The “waste” seems a bleak place today, friendly only to sheep and grouse, but it is even now scattered with the signs of Bronze Age habitation, and was hardly deserted in mediaeval times. Some areas would have been wooded, perhaps frequented by the charcoal burners often associated with the early appearances of the name “coed poeth“. As common land, the waste would have been a rich source of game (Norden notes that the upper reaches of Esclusham manor were much frequented by gentlemen with their hawks) and defined areas within it, later becoming detached parts of Esclusham township, were reserved as summer pasture for Valle Crucis and for the lord of Bromfield. Throughout the summer months the area would have been covered with livestock and the huts or hafodau of the shepherds who looked after them. In the autumn, however, the cattle were withdrawn to farms on the lower slopes, and the higher ground was largely left to the snow and perhaps, in the earlier part of the period, to the wolves remembered in a handful of old field names. The freehold farms of Brymbo would, in this period, have been the last outpost of settlement before the beginning of the upland commons.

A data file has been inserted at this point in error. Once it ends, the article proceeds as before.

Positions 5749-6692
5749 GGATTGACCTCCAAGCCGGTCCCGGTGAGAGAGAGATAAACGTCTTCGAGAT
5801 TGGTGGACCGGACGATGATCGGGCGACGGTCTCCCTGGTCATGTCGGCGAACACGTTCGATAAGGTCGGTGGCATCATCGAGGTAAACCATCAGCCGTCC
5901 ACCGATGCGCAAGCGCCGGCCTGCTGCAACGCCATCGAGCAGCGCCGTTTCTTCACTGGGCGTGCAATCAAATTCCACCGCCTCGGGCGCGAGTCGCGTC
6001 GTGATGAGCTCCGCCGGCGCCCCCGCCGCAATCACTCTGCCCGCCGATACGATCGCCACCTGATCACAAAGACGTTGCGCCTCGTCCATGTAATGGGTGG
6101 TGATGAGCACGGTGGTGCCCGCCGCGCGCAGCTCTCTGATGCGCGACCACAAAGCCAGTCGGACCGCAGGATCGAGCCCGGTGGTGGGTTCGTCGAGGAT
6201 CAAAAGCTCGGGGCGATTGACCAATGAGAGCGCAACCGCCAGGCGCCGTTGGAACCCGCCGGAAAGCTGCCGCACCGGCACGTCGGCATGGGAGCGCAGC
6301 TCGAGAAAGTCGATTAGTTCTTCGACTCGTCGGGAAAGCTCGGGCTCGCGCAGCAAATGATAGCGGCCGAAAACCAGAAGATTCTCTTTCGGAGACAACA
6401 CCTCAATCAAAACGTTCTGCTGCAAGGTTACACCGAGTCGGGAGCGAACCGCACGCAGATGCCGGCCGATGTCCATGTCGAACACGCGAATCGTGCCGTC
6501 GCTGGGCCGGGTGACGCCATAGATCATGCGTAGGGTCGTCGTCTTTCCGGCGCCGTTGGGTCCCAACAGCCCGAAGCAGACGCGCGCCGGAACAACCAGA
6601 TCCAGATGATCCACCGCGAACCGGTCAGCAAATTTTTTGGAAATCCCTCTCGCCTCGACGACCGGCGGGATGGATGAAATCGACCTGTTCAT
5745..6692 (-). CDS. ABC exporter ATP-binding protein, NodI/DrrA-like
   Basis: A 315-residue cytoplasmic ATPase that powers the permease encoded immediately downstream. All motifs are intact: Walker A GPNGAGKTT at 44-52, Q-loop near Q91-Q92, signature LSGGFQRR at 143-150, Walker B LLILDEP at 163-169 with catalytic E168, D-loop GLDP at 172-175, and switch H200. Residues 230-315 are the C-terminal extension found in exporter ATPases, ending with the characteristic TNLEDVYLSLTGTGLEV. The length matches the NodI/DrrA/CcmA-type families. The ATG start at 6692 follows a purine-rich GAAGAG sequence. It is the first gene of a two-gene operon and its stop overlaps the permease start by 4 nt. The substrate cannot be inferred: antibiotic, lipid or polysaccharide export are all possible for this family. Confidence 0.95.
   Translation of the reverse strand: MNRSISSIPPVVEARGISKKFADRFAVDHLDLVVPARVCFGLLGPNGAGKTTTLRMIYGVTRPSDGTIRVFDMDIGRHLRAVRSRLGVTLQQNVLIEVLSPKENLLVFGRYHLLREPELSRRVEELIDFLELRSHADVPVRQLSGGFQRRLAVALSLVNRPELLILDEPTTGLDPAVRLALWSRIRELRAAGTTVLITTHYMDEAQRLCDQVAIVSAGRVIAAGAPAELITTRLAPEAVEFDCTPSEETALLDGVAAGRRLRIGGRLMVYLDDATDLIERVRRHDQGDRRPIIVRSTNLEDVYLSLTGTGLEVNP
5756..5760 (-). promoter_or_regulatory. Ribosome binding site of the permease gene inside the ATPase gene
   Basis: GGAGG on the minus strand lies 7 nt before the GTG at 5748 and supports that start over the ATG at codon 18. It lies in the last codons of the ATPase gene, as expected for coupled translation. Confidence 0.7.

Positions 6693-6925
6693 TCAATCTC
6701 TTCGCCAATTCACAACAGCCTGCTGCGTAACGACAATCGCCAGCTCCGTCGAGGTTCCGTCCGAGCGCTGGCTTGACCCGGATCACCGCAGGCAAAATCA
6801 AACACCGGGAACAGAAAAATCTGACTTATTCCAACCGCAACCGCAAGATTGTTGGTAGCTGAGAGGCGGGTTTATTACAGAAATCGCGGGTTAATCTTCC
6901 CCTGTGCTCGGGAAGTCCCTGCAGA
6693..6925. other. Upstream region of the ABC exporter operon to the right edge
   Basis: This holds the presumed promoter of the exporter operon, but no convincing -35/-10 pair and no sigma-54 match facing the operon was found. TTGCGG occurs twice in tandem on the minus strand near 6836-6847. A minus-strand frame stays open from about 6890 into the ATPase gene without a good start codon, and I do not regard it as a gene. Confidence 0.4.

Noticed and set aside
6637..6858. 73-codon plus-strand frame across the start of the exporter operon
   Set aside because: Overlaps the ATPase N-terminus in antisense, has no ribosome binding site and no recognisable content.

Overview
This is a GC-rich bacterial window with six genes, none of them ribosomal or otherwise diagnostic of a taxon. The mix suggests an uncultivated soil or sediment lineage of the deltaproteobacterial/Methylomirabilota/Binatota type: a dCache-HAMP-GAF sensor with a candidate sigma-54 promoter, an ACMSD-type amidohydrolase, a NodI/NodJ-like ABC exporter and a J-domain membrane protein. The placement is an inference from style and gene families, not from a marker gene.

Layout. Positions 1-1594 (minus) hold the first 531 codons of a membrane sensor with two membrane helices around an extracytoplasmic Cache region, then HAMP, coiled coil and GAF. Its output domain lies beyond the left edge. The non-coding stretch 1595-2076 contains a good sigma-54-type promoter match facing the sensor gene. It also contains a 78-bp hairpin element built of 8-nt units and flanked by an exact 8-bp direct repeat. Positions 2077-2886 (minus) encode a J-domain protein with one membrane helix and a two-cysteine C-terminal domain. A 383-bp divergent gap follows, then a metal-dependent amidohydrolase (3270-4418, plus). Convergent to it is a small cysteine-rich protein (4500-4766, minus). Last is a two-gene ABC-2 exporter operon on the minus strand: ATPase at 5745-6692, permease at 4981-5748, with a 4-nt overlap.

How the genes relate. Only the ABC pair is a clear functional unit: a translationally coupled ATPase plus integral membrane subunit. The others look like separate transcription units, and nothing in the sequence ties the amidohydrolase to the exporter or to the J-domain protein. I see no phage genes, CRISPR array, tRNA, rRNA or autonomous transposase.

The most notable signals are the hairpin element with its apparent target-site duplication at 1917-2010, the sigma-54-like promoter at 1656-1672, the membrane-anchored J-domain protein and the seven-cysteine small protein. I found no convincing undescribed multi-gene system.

However, despite the area’s poor agricultural quality and inhospitable climate, it attracted a few permanent residents. The ancient “one-night” custom referenced by Palmer resulted in a scattering of cottages built by otherwise landless labourers. The hills north and west of present-day Minera village were, from the 13th century onwards, also home to a specialised community of lead miners, leading to the area being known as “the mines”; by the 14th century the inhabitants of the “mines” regularly appear in the Bromfield and Yale records. They seem to have been a hardy and compact group of a mere handful of families, many of whom were of English origin; Cheshire surnames appear several times. Some, such as the Locock and Capron families, were influential people, central to the community for several generations. Most were also farmers in a small way, building up land holdings in the old mountain waste, and occupied a relatively privileged position in that they were exempt from many of the usual burdens of feudal-era existence. I have already mentioned C. J. Williams’ paper on the customary law under which their business was conducted. This might be most charitably described as “harsh but fair”: any miner found repeatedly swindling his clients was liable to be transfixed to his wooden windlass frame by a knife through the hand, and then left there until he either expired or freed himself. Despite such risks, the community flourished. Judging by a later note, the miners even organised the building of their own chapel, the site of which is today occupied by Minera Church. The development of this part-English mining settlement forms an interesting parallel to the grant of coal rights to the burgesses of Holt, a little downhill in Brymbo, and to the occurence of placenames such as Pentresaeson and Cae Saeson in the vicinity.